By CB Adams

Let’s dispatch with the most obvious misconception one might have upon first encountering the name Les Ballets Trockadero de Monte Carlo, which bills itself as the “World’s Foremost All-male Comic Ballet Company.” At first glance, this might seem like a novelty act, like the Harlem Globetrotters in tutus, RuPaul’s Drag Race On Pointe or Dame Edna Everage Does A Derriére. Or, in Chuckles the Clown parlance, “A Little Song. A Lot of Dance. Just a Spritz of Seltzer Down Your…Tutu.”

But what the audience at the nearly full Touhill Performing Arts Center on Saturday, April 16 discovered – if they didn’t already know – is that a “Trocks” performance is much more than a drag ballet. So, let’s just call it what it truly was: a night of innovative, beguiling, impressive ballet sprinkled liberally with spot-on comic moments that were way more Keaton and Chaplin than Divine and Coccinelle.

And that may be one of the best things about the Trocks – the amount of sheer athleticism and poise required of the male dancers to balance on toes as swans, sylphs, water sprites, romantic princesses and angst-ridden Victorian ladies. It reminds one of that old quote about Ginger Rogers doing everything Fred Astaire did, except “backwards and in high heels.”

Les Ballets Trockadero de Monte Carlo was founded in 1974 and, after appearances in more than 35 countries and 600 cities worldwide, continues its mission of performing polished parodies of classical ballets en pointe and en travesty. As the company approaches its 50th anniversary in two years, its reputation received a boost after the release of Ballerina Boys, a film by Chana Gazit and Martie Barylick, that aired on PBS’ American Masters. It is noteworthy that Saturday’s performance marked a first for the Trocks’ as they made their St. Louis debut as part of Dance St. Louis’ 2021-22 season.

Also noteworthy is “…the Trocks’ commitment to providing a stage for dancers often underrepresented in classical ballet due to their sexual orientation, gender identity, size, social class, race and ethnicity,” according to their mission statement “…As ambassadors of LGBTQ culture and acceptance, the Trocks remain committed to supporting, mentoring, and inspiring the next generation of LGBTQ performers and arts appreciators; supporting LGBTQ elderly and mentoring LGBTQ youth; and serving as an integral link to the history and traditions of LGBTQ performance.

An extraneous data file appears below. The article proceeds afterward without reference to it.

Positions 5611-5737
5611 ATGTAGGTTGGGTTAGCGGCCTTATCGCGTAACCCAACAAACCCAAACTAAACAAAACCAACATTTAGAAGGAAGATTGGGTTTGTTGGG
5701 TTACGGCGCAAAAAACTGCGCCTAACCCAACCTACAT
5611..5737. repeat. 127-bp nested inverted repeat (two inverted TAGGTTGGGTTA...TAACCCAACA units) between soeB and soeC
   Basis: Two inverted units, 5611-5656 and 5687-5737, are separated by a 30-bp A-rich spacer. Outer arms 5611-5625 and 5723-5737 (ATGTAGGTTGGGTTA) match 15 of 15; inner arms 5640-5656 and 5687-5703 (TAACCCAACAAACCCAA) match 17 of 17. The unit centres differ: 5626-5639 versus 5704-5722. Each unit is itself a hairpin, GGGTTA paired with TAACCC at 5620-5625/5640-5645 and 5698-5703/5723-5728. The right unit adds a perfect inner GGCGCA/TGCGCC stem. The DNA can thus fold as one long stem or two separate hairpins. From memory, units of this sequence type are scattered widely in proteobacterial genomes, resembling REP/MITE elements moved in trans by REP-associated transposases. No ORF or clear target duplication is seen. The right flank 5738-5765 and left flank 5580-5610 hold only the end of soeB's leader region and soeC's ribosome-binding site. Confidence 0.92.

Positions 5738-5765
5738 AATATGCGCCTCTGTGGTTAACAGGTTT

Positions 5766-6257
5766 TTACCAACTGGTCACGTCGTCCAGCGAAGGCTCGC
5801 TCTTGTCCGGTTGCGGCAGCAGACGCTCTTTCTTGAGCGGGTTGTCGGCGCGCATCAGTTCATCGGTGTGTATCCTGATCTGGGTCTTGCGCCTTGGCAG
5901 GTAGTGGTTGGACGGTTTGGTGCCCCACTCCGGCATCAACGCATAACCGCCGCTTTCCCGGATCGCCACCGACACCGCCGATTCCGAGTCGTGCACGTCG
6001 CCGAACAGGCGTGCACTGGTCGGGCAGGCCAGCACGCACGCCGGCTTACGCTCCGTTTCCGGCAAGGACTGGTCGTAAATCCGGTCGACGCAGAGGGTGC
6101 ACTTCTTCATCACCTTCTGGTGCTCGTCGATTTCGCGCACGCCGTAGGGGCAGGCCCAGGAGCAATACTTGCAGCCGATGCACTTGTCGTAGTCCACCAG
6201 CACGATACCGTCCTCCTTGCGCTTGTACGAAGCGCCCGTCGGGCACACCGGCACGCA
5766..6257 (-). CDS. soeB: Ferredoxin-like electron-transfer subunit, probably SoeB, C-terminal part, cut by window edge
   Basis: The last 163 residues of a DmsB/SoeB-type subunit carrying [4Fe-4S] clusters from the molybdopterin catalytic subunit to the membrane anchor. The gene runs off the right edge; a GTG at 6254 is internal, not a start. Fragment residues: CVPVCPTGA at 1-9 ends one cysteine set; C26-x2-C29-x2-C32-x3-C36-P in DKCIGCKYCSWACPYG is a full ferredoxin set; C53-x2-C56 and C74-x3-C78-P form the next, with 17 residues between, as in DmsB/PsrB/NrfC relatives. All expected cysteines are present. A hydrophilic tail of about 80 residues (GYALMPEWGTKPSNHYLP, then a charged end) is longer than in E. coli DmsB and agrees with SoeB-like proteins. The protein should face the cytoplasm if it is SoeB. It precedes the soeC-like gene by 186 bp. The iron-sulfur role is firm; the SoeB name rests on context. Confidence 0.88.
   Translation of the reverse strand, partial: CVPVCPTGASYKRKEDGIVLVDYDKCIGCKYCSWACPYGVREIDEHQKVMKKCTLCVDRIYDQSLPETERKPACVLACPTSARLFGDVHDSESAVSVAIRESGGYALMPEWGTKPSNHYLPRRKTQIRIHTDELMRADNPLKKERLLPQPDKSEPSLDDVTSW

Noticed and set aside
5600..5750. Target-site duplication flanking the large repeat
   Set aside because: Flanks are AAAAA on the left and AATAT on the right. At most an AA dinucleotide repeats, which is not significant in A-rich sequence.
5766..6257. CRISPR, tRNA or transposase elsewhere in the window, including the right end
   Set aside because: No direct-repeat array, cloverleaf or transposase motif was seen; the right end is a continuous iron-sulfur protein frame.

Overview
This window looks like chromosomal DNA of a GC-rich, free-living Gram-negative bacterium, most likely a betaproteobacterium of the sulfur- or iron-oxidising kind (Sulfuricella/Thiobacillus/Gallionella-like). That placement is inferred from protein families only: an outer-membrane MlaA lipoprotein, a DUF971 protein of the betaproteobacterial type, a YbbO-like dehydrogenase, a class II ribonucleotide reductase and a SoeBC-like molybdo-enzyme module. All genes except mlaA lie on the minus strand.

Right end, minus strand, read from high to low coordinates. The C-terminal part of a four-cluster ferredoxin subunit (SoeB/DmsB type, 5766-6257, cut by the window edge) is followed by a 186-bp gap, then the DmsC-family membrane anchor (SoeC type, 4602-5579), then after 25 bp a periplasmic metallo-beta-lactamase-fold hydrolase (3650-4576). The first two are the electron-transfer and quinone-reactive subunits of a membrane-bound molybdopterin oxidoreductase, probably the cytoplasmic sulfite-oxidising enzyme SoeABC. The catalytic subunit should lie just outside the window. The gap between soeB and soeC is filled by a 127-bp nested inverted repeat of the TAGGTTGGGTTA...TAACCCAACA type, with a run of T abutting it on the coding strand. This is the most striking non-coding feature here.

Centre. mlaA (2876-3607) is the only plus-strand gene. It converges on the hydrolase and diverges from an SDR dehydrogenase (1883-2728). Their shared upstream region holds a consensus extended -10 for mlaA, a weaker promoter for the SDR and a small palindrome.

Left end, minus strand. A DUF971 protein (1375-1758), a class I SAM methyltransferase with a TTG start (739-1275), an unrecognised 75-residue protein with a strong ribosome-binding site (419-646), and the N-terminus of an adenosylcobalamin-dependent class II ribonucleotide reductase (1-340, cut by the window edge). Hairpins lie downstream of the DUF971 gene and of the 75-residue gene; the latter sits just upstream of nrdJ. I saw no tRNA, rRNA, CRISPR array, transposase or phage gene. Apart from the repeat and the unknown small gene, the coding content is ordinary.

The company’s education and engagement programs allow the company to extend the work it does on stage and engage communities in reimagining their expectations of ballet performance and its intersection with gender roles and identities.”

Photo by Sascha Vaughan

Saturday’s program consisted of three parts. The first was “Le Lac des Cygnes” (Swan Lake, Act II), the Trocks’ signature work, with music by Tchaikovsky, choreography after Lev Ivanovich Ivanov, costumes by Mike Gonzales and décor by Clio Young.

This was followed by a pas de deux in “ Vivaldi Suite” with music by Vivaldi, choreography after George Balanchine, costumes by Gonzalez and lighting by Kip Marsh. The evening concluded with the Spanish-influenced Majismas, from the 1885 opera Le Cid by Jules Massenet with staged and additional choreography by Raffaele Morra, costumes by Christopher Anthony Vergara and lighting by Jax Messenger.

It would almost be unfair to highlight any one of the Trocks because, to mix metaphors, the company has such a “deep bench” of fabulously talented ballet dancers. Their Trocks names include Maya Thickenthighya, Minnie Van Driver and Sascha Altschmerz. The program notes were as much fun to read as listening to the pun-filled names at the end of the old Car Talk radio show, such as the Russian chauffeur, Picov Andropov, and vacation specialist, Ivana Veekoff.

But who said reviews were fair? In addition to the deep bench, of special note was Takaomi Yoshino by way of Varvara Laptopova as the Queen of the Swans in Swan Lake. The Vivaldi Suite was performed seamlessly by Maxfield Haynes by way of Marina Plezegetovstageskaya and Ugo Cirri by way of William Vanilla. The entire Corps de Ballets in Majisimas was so effortlessly enthralling and entertaining that it was easy to focus on the performance itself with no concern that it was also a performance by only men. That takes some doing.

After a long standing ovation, the company treated the audience with a Rockettes-styled dance to “New York, New York.” At the Trocks St. Louis debut, it’s not hyperbole to assert that they came, they saw and they knocked it out of the park.

Here’s to hoping it won’t be another 48 years before they return. Start spreadin’ the news.

Photo by Sascha Vaughan
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